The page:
Rexroth has a list of five things that will probably be gone in 2025.
Topping the list is the idea of replacing machinery on a certain schedule, whether it’s working or not. New sensors and the Internet of Things will let machinery tell engineers when it’s time for update or repair. That means that surprise breakdowns will probably also be a thing of the past.
Next up, printed work instructions. Instead, workers will get 3D holograms that not only give the needed instructions, but do so with the operator’s language and expertise in mind. No more guessing what to do, so safety should improve as well.
Not only will operators have the help of holograms, but they should also find life easier because they’ll be working with a single standardized user interface. Rexroth thinks that the idea of different displays and devices for different machines will be quaint by 2025, when a single wireless device will give each operator or engineer access to any device they’re authorized to use.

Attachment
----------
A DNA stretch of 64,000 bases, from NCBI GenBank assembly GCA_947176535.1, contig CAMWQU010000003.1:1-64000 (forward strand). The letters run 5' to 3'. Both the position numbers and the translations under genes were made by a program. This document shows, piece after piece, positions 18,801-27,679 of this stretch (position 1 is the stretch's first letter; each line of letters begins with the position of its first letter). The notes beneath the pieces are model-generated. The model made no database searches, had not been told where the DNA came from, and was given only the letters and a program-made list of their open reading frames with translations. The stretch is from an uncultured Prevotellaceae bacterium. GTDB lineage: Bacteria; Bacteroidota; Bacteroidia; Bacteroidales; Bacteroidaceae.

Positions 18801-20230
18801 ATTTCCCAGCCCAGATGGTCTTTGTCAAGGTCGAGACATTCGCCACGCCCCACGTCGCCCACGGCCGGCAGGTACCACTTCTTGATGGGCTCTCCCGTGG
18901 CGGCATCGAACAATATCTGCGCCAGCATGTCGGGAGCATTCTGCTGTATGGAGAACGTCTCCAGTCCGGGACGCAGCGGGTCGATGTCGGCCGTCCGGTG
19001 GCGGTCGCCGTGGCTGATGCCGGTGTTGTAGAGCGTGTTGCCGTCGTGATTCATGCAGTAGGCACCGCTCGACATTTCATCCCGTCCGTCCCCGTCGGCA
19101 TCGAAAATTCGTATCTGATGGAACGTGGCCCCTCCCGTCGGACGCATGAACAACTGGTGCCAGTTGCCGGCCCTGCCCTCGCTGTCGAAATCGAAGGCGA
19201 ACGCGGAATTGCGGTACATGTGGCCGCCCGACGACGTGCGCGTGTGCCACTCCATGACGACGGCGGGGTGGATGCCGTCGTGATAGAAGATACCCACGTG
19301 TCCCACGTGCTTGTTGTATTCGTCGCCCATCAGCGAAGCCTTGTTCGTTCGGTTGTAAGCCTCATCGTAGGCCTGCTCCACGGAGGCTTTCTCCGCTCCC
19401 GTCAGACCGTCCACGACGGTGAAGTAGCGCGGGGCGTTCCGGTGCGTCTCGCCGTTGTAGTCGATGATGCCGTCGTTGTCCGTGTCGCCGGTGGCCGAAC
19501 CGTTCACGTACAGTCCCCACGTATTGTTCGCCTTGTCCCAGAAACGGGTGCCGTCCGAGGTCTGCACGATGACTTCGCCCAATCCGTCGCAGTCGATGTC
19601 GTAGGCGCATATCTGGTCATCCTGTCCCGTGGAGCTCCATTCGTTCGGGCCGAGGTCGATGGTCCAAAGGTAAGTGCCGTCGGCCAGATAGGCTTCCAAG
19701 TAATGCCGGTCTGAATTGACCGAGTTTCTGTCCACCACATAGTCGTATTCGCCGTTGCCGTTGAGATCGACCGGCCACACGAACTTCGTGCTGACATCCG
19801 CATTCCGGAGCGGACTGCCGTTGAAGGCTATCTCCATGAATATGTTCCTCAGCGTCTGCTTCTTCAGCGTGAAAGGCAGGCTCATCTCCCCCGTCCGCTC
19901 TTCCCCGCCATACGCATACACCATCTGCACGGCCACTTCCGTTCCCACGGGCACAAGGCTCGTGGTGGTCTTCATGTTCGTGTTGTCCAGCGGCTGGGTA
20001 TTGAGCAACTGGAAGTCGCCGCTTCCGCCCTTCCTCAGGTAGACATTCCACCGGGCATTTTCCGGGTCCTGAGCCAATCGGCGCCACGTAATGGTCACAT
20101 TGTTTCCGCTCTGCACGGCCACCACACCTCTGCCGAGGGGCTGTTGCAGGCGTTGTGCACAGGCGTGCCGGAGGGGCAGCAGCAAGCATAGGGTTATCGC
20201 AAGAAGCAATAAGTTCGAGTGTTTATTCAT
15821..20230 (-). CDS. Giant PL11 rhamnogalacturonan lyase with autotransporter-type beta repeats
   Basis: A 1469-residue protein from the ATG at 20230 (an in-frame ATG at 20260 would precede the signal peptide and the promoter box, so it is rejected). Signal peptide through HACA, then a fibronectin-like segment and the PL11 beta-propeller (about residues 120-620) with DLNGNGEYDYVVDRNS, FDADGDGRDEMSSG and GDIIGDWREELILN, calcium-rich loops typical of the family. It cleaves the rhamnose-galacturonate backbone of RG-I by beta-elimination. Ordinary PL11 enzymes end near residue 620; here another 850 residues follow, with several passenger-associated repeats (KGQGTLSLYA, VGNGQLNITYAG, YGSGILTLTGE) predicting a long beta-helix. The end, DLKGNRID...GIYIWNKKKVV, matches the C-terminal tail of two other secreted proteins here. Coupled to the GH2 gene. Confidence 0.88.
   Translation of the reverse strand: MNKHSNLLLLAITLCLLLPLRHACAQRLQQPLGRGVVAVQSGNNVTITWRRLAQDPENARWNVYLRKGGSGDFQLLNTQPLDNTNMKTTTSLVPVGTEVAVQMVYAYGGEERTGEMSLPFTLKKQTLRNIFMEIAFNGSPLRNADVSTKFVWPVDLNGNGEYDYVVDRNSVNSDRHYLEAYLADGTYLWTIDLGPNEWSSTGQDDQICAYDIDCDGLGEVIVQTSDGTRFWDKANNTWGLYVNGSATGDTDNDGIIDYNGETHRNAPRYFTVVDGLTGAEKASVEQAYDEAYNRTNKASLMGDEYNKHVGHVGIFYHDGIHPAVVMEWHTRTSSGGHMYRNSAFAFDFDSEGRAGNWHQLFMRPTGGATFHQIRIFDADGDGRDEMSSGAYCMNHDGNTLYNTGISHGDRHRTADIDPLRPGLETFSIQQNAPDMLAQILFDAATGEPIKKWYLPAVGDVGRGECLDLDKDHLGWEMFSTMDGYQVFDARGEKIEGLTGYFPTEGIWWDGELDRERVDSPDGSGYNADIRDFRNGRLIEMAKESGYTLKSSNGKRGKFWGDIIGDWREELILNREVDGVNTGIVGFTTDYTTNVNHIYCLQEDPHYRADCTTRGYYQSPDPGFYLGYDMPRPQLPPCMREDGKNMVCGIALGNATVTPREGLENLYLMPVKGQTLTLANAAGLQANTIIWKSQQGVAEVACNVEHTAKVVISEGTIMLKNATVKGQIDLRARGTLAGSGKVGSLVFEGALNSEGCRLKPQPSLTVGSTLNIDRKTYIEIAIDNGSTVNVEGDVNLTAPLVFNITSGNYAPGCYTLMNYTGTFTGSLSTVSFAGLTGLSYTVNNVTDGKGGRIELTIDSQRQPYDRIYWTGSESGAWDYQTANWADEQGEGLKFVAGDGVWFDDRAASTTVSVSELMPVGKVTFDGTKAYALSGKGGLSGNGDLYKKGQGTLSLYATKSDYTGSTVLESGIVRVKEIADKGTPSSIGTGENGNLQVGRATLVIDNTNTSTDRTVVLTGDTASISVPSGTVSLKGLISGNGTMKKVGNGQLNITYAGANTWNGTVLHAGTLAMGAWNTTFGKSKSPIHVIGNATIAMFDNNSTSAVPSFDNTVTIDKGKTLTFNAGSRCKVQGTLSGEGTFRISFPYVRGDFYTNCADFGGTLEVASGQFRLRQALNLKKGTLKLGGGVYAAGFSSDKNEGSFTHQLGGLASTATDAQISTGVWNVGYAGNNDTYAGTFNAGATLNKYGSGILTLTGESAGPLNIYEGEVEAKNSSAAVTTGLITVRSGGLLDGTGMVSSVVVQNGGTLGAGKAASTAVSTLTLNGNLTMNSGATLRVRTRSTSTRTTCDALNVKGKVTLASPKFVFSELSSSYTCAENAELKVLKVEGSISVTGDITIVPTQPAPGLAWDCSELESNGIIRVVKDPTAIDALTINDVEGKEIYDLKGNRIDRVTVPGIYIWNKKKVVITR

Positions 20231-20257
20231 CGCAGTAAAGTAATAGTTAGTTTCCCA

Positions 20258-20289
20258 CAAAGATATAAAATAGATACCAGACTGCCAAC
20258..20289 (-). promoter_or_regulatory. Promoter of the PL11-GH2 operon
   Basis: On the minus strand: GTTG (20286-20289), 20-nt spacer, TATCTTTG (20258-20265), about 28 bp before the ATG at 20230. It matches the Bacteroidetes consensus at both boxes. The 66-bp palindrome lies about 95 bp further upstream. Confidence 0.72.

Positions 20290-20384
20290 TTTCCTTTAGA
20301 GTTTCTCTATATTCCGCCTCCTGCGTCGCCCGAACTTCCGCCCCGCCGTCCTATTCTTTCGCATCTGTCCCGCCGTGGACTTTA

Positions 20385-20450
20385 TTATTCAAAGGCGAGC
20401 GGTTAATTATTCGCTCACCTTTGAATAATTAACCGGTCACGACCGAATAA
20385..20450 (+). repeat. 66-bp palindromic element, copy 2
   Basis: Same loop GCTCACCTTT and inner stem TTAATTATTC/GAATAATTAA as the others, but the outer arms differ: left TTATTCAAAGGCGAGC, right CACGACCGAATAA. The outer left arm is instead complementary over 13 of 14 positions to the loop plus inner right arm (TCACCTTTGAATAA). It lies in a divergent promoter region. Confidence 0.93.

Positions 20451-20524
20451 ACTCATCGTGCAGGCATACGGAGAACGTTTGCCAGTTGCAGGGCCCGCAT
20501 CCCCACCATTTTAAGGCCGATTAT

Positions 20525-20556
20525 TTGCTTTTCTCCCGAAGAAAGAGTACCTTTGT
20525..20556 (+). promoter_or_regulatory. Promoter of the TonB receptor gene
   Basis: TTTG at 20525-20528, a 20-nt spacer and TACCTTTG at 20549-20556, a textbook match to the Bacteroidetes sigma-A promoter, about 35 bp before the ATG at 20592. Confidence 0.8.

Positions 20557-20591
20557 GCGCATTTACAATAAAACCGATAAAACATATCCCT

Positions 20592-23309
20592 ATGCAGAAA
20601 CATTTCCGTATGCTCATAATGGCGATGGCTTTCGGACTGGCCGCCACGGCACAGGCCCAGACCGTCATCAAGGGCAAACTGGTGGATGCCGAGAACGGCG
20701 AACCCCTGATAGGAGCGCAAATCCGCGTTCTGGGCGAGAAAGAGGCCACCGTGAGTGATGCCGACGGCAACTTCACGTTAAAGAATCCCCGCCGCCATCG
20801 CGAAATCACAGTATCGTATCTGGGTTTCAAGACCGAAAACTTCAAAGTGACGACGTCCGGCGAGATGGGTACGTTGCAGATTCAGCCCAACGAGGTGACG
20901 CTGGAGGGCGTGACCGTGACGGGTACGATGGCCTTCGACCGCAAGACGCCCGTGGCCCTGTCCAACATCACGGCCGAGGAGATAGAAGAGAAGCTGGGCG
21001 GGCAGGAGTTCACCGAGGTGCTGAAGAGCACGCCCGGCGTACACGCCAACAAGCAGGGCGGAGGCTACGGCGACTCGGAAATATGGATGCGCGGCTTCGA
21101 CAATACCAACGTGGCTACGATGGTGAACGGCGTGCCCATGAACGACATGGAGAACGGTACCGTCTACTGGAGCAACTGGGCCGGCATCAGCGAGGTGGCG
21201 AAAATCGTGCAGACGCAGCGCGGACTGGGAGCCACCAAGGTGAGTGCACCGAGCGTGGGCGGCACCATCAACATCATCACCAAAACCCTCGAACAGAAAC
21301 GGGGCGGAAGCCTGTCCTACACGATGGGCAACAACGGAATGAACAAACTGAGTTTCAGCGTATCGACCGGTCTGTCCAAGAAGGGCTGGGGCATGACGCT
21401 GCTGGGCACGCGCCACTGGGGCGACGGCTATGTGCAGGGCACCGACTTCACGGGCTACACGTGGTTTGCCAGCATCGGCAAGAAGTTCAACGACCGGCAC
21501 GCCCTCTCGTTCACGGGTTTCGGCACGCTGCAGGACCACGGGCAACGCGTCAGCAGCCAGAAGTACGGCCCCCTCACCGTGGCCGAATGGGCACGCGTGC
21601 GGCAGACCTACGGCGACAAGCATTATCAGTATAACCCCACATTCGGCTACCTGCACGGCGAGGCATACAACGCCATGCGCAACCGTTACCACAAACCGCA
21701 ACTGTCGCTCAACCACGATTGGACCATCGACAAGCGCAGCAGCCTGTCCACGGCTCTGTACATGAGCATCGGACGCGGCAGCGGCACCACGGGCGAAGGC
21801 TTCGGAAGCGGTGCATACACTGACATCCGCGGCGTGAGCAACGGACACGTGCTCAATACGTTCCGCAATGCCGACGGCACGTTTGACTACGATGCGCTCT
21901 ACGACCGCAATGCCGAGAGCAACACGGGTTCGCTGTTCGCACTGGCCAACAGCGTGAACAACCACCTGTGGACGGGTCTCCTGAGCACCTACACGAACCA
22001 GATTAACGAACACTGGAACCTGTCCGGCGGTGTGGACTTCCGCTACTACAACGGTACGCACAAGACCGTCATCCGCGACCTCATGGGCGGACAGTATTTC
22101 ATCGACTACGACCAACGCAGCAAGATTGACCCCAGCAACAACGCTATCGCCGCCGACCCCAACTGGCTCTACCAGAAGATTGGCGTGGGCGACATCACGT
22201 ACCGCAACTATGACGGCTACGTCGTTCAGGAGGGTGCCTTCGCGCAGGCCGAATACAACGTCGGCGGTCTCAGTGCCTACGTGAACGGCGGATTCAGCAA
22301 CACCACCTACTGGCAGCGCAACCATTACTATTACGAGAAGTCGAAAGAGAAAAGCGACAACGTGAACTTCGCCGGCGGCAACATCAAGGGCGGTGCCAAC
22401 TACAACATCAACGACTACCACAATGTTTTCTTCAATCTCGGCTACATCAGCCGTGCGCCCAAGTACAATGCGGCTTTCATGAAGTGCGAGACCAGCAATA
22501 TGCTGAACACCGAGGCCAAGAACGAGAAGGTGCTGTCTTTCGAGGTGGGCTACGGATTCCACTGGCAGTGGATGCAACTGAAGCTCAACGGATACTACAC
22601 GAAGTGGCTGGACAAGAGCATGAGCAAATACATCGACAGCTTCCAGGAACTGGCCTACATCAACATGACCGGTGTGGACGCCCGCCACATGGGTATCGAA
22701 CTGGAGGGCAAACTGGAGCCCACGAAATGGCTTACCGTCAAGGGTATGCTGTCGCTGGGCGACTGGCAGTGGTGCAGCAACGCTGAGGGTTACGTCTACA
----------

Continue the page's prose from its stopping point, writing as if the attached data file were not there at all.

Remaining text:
Of course, if the device is made by Apple, there’ll be a newer, cooler GUI every couple of years that every user will crave as soon as it’s announced.
Technical retrofitting is also on Rexroth’s goodbye list for 2025. Automated retrofitting handled entirely by software is the coming thing.
Last up on the list is quality assessment after the fact. That also means the end of reworking installations. Instead, the machinery will measure and document quality in process, and communicate with workers if they’re not functioning as planned.
Sounds like pie in the sky, doesn’t it? In the meantime, if you have issues with Rexroth electric components, legacy or new, we’re the ones to call.